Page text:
Motorcycle Helmet Camera Tips n' Tricks

Photo - LDF

Many of  the best views on a motorcycle trip are seen while you are actually riding your motorcycle: The images you see while cresting a hill to a scenic vista, leaning into the twisties, lane-splitting in a foreign city, or being confronted by a three-on-three Mexican passing contest are priceless.

Photo - Ben Slavin

I've never been comfortable riding one-handed, shooting with a camera in the other. I just can't pay attention to composition and to the road at the same time. But lately, I've seen a lot of cool stuff done with those small point-of-view (POV) cameras, like the Contour HD and the GoPro Hero HD.

I wanted to learn more so I've asked some friends who are known for their POV helmet camera videos to pass along some tips and tricks:

J.David Roccaforte - Dr Rock on ADVrider
Christian Lacasse of the BMA
Ben Slavin of
Jim Baillargeon of Klim Québec

Check out the video below then keep reading for the full details.

POV camera wisdom from the guys

Mounting the camera to the handlebars would seem to be the obvious choice. But the handlebars are already crowded with the GPS, mirrors, roll-charts and cables,
and the vibration of the engine and the rough roads tends to ruin any footage. Don't even think of mounting a camera to the fenders unless you’re looking for some abstract content to edit later. Mounting a camera directly to the motorcycle is possible, but you will have to experiment to see what works for your bike and the kind of roads you ride.

Mounting the camera to yourself seems to be the most stable platform. Having the camera attached to your helmet will work for most situations, mounting the camera to your chest could work when you’re standing on the pegs off-road, and try mounting the camera on your back if a friend is following on their own motorcycle.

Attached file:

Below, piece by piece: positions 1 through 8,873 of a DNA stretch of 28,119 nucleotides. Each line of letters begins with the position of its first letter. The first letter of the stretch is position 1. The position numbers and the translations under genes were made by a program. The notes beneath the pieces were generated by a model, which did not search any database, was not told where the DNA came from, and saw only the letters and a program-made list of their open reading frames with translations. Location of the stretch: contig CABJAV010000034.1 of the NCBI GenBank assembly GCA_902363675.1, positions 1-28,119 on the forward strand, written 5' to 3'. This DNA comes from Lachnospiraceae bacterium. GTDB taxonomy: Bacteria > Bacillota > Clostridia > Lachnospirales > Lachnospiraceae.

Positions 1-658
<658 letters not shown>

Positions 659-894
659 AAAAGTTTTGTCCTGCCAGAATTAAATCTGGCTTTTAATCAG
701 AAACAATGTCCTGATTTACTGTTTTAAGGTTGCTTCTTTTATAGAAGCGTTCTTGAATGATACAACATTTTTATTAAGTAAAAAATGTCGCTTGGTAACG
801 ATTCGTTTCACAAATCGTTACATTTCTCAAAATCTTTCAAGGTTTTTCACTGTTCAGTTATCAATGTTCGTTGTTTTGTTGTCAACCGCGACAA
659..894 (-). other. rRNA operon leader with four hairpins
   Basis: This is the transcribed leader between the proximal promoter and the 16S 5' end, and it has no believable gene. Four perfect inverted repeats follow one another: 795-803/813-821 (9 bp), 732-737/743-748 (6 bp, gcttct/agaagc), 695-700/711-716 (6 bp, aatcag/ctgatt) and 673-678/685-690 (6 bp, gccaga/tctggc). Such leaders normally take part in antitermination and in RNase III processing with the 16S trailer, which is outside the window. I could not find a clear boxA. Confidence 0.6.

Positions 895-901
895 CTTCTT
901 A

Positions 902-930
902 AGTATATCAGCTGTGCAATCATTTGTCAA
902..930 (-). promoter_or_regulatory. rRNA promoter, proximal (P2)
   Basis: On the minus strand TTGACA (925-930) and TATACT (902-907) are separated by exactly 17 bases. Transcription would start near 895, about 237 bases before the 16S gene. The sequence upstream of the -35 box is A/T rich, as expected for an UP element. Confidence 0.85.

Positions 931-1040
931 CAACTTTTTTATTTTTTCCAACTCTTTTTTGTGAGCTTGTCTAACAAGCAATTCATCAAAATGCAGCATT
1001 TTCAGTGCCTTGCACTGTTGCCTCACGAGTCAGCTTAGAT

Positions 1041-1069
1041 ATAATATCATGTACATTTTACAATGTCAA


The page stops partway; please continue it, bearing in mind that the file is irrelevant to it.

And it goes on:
The advantage of mounting a camera to your helmet is that it records what you see. If something interesting is happening at the side of the road, you capture everything without thinking about it.

Motorcycle helmets differ greatly in design, so you’ll need to experiment with the positioning of the camera. Keep in mind that you must be able to reach the camera controls while riding, and be sure visors and vents are able to open and close.

Some people mount their cameras directly to the top of their helmet, where it can be easily be pointed in any direction. Others mount the camera to one side of their helmet for an eye-level view. Enduro helmets may be able to have the camera mounted upside-down, to the underside of the peak - out of your field of view of course. This is a particularly elegant solution in off-road situations where a top-mounted camera would be ripped off by branches.

In addition to video, some of these cameras can be set to take still images at set intervals. Leave it on for 20 minutes in a scenic area and you'll have plenty of photos. You're bound to get a few good ones in the batch.

Dr Rock n' the door-stop

 Ben has his GoPro right on top for a high view, and using the standard mount makes it easy to remove.

The technology has come a long way in the last few years:
My neck hurt for two days after! - Christian

Much better! Christian's under-the-visor mounting solution is very slick and well-protected for the kind of deep-woods enduro motorcycling he does.

Christian says
Don't be afraid to customize your own mounting systems to protect your camera and to get your desired point-of-view.

Wear your camera on a safe location where it won't get ripped-off while going through branches or other obstacles, or by falling and rolling! I wear mine upside down under the elevated visor of my helmet, it offers a great point of view and has been through the worst that enduro riding puts on aggressive woods riders. It doesn't restrict my field of view, and it sees exactly what I see.